Feline mammary gland tumors are the 3rd most common feline tumor and are most commonly diagnosed in middle-aged to older cats. Incidence of mammary tumors is dependent on when cats are spayed. Cats who are spayed prior to 6 months of age have a 91% reduced risk of developing mammary cancer. Spaying after 2 years does not decrease the risk of developing mammary tumors.
Unfortunately, the majority (80-90%) of mammary gland tumors in cats are malignant, and 80-90% will metastasize (spread to other areas of the body) during the course of disease. The most common sites of metastasis include the regional lymph nodes and lungs. Due to the risk for metastasis associated with mammary tumors, thorough staging is recommended prior to any definitive treatment. This would include bloodwork (complete blood count and chemistry panel), urinalysis, aspiration of the regional lymph nodes, chest radiographs and an abdominal ultrasound. Prognosis for patients is dependent on the stage of disease. Stage is based on the size of the tumor (tumors less than 2cm have a better prognosis) and evidence of metastasis (patients that have metastasis typically experience a shorter survival time than those without). Another important factor is whether there is any evidence of invasion into the blood vessels or lymphatics which is determined from the biopsy (cats that do not have any invasion have a better prognosis than those that do).
|STAGE|| T |
Size of Tumor
| N |
| M |
|Stage IV||Any size||Yes||Yes|
Treatment options include surgery, chemotherapy and supportive care. When possible, surgery is the recommended first step. Local tumor recurrence is common if the tumor is incomplete or narrowly excised, so wide surgical margins (2-3cms and one tissue plane deep) are recommended. This may mean that several mammary glands are removed at one time (known as a chain mastectomy).
Since most of these tumors will metastasize, chemotherapy may be discussed to address the risk of the tumor spreading. The most commonly used chemotherapy agents include doxorubicin (Adriamycin) and carboplatin. Both of these chemotherapy agents are administered intravenously once every three weeks for a total of four to six treatments when combined with surgery. In some situations, chemotherapy may be used without surgery, but the long term prognosis is not as good when surgery is not performed. Side effects of chemotherapy are typically mild and resolve on their own within 1-2 days. Chemotherapy side effects may include lethargy, poor appetite/anorexia, nausea, vomiting, diarrhea, and a decreased white blood cell count. Doxorubicin can also cause dose cumulative damage to the kidneys, so bloodwork is performed at each visit to ensure that it is safe to continue with chemotherapy.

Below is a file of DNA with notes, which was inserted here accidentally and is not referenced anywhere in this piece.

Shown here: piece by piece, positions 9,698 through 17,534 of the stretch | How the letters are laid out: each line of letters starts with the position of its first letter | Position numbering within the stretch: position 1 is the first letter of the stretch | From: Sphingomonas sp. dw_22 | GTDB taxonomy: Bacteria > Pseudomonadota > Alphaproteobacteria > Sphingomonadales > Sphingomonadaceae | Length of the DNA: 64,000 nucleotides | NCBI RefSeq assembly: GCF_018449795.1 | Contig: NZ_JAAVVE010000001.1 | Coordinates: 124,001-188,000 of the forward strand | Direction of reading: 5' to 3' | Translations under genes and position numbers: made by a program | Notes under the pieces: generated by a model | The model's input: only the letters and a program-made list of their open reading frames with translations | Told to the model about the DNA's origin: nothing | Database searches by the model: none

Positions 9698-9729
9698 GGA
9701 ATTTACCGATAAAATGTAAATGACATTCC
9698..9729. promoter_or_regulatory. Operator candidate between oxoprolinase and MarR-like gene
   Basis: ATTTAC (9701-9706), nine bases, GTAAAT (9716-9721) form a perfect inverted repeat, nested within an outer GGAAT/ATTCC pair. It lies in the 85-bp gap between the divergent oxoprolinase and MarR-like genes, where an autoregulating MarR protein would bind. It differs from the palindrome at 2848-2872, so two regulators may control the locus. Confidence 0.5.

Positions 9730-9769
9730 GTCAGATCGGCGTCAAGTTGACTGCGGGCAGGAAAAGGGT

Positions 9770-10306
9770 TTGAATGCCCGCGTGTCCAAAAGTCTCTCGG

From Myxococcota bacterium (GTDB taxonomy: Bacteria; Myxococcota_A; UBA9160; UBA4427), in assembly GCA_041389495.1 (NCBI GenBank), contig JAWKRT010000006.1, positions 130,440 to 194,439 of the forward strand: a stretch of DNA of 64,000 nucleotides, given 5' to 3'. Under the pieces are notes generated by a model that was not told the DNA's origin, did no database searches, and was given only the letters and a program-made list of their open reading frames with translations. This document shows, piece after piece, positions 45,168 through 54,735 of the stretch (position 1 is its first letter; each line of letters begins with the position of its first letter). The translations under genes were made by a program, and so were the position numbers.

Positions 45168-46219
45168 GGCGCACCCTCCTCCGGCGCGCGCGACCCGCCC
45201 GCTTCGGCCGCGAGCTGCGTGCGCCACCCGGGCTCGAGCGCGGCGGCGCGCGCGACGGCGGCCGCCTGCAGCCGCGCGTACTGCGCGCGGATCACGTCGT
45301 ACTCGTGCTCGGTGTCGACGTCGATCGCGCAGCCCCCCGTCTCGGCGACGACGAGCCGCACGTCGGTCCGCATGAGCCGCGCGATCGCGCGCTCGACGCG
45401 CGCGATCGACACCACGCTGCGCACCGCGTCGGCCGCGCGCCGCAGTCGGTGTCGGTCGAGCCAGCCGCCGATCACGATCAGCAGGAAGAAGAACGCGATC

Supportive care may include pain medications, anti-inflammatories and antibiotics as needed. This can be used with or without other treatment options.
Mammary gland cancer is not usually a cancer that is curable, but with treatment, can be controlled while maintaining your pet’s good quality of life. Your oncologist will be able to discuss the treatment options, prognosis and help guide you as to the most appropriate plan for your beloved family member.